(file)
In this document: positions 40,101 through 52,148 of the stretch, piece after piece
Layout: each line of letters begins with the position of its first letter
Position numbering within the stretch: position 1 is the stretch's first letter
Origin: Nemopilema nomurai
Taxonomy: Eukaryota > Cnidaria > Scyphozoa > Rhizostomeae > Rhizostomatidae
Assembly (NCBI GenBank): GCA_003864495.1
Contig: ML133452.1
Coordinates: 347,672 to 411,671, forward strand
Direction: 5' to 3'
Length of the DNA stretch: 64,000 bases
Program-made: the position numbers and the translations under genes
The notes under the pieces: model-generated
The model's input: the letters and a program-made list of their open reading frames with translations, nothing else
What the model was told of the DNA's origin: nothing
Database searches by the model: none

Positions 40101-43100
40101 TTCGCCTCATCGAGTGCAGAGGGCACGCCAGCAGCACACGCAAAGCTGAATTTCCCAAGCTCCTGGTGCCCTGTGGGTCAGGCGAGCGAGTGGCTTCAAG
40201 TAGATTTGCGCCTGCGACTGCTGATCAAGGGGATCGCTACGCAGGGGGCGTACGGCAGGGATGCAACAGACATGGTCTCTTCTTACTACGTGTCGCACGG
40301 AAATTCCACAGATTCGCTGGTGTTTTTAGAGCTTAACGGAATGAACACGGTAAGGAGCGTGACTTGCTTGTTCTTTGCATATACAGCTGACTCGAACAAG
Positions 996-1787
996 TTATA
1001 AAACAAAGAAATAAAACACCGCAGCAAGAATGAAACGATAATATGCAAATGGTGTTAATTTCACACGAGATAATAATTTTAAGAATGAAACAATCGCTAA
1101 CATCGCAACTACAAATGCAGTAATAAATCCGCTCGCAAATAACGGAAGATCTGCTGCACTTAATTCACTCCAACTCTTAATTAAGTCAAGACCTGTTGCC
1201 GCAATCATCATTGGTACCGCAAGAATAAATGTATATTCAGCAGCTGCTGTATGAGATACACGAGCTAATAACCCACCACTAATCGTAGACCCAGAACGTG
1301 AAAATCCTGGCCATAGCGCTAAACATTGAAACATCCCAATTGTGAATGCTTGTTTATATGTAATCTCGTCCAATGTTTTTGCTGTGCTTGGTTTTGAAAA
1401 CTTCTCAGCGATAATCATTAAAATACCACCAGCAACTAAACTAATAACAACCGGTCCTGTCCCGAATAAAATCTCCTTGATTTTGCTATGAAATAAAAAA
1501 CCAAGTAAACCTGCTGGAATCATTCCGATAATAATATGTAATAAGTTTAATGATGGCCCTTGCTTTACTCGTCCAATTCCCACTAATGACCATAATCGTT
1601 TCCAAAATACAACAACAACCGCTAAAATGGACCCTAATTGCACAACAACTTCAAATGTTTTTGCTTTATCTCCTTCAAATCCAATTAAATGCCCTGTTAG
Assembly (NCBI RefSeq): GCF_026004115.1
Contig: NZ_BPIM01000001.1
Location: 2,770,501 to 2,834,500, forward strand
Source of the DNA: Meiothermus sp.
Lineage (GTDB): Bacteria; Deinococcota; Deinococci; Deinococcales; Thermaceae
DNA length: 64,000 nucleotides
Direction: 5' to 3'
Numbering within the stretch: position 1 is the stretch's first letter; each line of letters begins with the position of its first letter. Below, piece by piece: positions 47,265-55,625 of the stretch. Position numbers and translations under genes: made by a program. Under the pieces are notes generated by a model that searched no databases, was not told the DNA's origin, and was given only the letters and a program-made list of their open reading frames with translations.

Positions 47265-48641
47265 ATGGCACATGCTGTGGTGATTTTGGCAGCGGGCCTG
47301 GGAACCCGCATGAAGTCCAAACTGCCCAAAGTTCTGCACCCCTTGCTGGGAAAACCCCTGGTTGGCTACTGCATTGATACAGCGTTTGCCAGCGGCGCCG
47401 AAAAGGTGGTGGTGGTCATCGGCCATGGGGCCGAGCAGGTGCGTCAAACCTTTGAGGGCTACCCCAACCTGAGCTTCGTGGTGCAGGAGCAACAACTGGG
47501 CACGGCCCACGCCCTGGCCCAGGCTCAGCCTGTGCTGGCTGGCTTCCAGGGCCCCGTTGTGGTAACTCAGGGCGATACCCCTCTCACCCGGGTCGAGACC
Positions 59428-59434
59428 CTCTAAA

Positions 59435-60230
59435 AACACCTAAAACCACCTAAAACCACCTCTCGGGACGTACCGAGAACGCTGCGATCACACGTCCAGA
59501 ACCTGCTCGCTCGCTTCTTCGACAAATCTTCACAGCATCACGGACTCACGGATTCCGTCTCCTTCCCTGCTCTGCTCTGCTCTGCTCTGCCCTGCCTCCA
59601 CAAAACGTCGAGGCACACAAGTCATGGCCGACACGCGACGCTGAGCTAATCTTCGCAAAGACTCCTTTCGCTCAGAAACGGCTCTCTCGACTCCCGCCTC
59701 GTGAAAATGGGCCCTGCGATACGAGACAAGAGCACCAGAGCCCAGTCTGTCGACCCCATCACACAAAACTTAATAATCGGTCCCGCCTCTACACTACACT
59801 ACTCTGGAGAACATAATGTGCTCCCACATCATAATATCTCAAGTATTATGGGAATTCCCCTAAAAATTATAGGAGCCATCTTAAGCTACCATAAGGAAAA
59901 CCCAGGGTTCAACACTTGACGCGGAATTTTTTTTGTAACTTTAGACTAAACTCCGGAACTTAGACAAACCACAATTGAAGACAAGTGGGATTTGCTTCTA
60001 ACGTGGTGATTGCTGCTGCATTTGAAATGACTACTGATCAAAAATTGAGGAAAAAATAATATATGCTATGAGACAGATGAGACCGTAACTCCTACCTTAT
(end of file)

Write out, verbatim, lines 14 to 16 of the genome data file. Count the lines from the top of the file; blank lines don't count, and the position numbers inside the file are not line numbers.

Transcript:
What the model was told of the DNA's origin: nothing
Database searches by the model: none

Positions 40101-43100